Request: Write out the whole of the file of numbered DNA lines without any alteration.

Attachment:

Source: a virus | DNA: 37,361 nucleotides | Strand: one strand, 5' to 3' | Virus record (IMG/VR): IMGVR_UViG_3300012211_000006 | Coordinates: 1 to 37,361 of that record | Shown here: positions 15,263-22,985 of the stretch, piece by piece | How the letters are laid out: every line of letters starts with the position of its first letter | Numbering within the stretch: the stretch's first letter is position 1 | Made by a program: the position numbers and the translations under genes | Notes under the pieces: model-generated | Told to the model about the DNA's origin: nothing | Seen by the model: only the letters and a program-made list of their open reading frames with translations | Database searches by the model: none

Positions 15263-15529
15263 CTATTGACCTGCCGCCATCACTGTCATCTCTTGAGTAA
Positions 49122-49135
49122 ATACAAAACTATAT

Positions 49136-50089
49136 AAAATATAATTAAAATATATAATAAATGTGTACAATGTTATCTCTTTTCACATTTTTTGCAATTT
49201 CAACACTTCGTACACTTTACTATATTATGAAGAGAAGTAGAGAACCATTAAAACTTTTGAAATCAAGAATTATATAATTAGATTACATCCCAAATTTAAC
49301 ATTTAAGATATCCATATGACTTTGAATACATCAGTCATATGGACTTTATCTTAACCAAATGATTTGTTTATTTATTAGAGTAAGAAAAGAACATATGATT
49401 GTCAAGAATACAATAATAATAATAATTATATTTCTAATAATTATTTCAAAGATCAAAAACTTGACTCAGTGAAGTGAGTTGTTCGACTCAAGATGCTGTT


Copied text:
Source: a virus | DNA: 37,361 nucleotides | Strand: one strand, 5' to 3' | Virus record (IMG/VR): IMGVR_UViG_3300012211_000006 | Coordinates: 1 to 37,361 of that record | Shown here: positions 15,263-22,985 of the stretch, piece by piece | How the letters are laid out: every line of letters starts with the position of its first letter | Numbering within the stretch: the stretch's first letter is position 1 | Made by a program: the position numbers and the translations under genes | Notes under the pieces: model-generated | Told to the model about the DNA's origin: nothing | Seen by the model: only the letters and a program-made list of their open reading frames with translations | Database searches by the model: none

Positions 15263-15529
15263 CTATTGACCTGCCGCCATCACTGTCATCTCTTGAGTAA
Positions 49122-49135
49122 ATACAAAACTATAT

Positions 49136-50089
49136 AAAATATAATTAAAATATATAATAAATGTGTACAATGTTATCTCTTTTCACATTTTTTGCAATTT
49201 CAACACTTCGTACACTTTACTATATTATGAAGAGAAGTAGAGAACCATTAAAACTTTTGAAATCAAGAATTATATAATTAGATTACATCCCAAATTTAAC
49301 ATTTAAGATATCCATATGACTTTGAATACATCAGTCATATGGACTTTATCTTAACCAAATGATTTGTTTATTTATTAGAGTAAGAAAAGAACATATGATT
49401 GTCAAGAATACAATAATAATAATAATTATATTTCTAATAATTATTTCAAAGATCAAAAACTTGACTCAGTGAAGTGAGTTGTTCGACTCAAGATGCTGTT